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An apprenticeship is basically a job with training. You’ll get paid a wage and you’ll also get the chance to study towards a qualification.

Usually you’ll work four days a week and have one day for studying. The main benefit is that you’ll get lots of practical “on the job” experience while also getting a qualification too – both great for your CV and job applications.

This option could work for you if you want to start earning while continuing to study. Lots of employers rate apprentices because they finish their training with bags of real life work experience.

Apprenticeships can take anywhere from one to four years, depending on their level.

You shouldn’t be defined by a physical condition, chronic illness, or disability. And you shouldn’t be held back by it or by potential employers either. Barclays Apprenticeships mean your career is what you make it. From the moment you apply, we’ll be beside you, making sure nothing and no-one stand in your way. From adjusting our initial application procedures to providing counselling and making your working environment work for you, we’ll set the stage for you to be your best self.

Apprenticeships can be a great, direct route for disabled people to get skilled jobs and careers. They cover a wide range of vocational areas, there are many different and flexible ways to join and we believe recent changes to funding and entry criteria will help make apprenticeships even more accessible.

Disability Rights UK supports the government’s commitment to creating three million new apprenticeships by 2020. We believe this provides a unique opportunity to help meet another commitment – that of halving the disability employment gap

Our Into Apprenticeships 2017 guide deals with common questions such as how to find an apprenticeship, whether the training will be accessible and what support is available in the workplace. There are several inspiring stories written by disabled apprentices about their own experiences and the challenges they have faced. The guide also contains a useful resources section listing further websites, publications and organisations which can help.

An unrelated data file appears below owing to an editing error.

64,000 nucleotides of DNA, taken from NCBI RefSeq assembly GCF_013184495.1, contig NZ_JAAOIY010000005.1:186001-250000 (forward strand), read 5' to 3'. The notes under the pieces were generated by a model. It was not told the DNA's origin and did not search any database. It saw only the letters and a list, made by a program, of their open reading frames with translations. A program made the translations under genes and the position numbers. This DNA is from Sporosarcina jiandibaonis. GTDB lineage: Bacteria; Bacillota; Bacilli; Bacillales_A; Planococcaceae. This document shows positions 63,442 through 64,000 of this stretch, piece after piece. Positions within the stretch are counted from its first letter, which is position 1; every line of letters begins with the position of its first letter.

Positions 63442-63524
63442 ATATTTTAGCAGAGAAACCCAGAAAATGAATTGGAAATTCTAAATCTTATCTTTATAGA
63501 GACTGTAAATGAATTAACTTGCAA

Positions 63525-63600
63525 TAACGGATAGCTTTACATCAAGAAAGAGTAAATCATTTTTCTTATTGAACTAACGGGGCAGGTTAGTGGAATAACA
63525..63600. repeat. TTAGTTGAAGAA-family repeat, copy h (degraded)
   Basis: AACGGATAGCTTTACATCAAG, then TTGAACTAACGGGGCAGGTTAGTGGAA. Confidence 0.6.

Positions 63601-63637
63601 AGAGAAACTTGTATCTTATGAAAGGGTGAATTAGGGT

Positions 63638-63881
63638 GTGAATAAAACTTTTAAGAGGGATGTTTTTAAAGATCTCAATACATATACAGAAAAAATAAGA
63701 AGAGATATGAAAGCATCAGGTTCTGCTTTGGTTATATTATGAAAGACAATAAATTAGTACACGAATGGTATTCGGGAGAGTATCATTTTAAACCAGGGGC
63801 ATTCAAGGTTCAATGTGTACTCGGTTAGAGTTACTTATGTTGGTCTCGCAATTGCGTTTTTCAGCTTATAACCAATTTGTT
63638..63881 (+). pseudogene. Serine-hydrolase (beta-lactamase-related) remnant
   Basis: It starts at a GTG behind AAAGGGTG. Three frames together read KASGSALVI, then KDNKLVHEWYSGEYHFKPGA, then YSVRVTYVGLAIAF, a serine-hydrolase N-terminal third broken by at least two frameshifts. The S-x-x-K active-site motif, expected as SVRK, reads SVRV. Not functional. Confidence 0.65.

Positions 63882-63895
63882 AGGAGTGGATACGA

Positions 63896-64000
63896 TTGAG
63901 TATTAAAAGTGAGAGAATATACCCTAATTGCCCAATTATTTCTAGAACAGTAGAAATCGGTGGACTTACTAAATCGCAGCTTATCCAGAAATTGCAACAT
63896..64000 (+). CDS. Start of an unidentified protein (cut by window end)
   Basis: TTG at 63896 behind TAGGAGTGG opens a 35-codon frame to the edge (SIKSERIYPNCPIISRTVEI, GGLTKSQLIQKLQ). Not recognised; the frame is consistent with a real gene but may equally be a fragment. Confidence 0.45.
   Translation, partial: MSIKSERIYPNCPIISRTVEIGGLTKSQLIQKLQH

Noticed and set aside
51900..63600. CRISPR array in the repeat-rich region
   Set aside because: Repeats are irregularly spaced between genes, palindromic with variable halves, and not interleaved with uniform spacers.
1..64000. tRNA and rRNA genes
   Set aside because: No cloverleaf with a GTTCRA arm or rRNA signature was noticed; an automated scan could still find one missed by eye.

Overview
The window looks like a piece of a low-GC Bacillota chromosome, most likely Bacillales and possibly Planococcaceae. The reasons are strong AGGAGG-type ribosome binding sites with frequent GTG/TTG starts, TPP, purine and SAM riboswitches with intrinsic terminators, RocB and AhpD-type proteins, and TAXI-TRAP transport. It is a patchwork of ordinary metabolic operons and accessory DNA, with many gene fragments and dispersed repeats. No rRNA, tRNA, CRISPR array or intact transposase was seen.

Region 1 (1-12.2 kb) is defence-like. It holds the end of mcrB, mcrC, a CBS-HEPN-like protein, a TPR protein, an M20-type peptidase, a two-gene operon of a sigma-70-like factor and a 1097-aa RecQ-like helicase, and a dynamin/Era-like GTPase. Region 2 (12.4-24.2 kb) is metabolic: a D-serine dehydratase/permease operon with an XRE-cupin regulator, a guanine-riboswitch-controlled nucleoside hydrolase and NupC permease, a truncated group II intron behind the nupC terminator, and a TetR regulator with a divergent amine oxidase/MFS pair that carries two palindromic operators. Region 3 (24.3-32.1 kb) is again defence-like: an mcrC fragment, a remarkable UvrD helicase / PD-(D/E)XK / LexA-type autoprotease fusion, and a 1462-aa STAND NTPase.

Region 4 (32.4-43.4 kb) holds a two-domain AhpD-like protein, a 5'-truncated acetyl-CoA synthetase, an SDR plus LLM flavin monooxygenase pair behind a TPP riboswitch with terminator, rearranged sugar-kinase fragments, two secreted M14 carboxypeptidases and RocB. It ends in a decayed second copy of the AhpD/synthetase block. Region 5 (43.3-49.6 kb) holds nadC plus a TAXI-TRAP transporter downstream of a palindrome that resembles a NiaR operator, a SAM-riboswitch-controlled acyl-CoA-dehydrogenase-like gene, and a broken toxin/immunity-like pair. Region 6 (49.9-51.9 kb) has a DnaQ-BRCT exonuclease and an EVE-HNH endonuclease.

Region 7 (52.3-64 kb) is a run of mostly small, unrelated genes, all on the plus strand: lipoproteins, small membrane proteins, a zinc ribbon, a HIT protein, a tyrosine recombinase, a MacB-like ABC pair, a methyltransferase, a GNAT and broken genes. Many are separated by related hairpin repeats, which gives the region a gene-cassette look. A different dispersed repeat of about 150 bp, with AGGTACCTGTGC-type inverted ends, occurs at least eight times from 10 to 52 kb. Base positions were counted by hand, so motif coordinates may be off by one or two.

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The Bradford SEND Local Offer is a free and impartial service provided by Bradford Council. The information contained within the website is available for the purposes of identifying services and provision that are available to children and young people with special educational needs and/or disabilities. This information does not represent a recommendation or an endorsement of a Service or Provider and neither does the Bradford Council or its partners make any representations or warranties as to the accuracy of the information.

Anyone seeking to use or access a service or provision is responsible for undertaking their own checks to determine the suitability and fitness for purpose of that service and provision. Some providers will be registered and inspected by external agencies, such as Ofsted or the Care Quality Commission. Anyone working with children and young people will be required to have appropriate Disclosure and Barring Service Check (the replacement for the Criminal Record Check), safeguarding policies and insurance in place, which they should make available to you on request.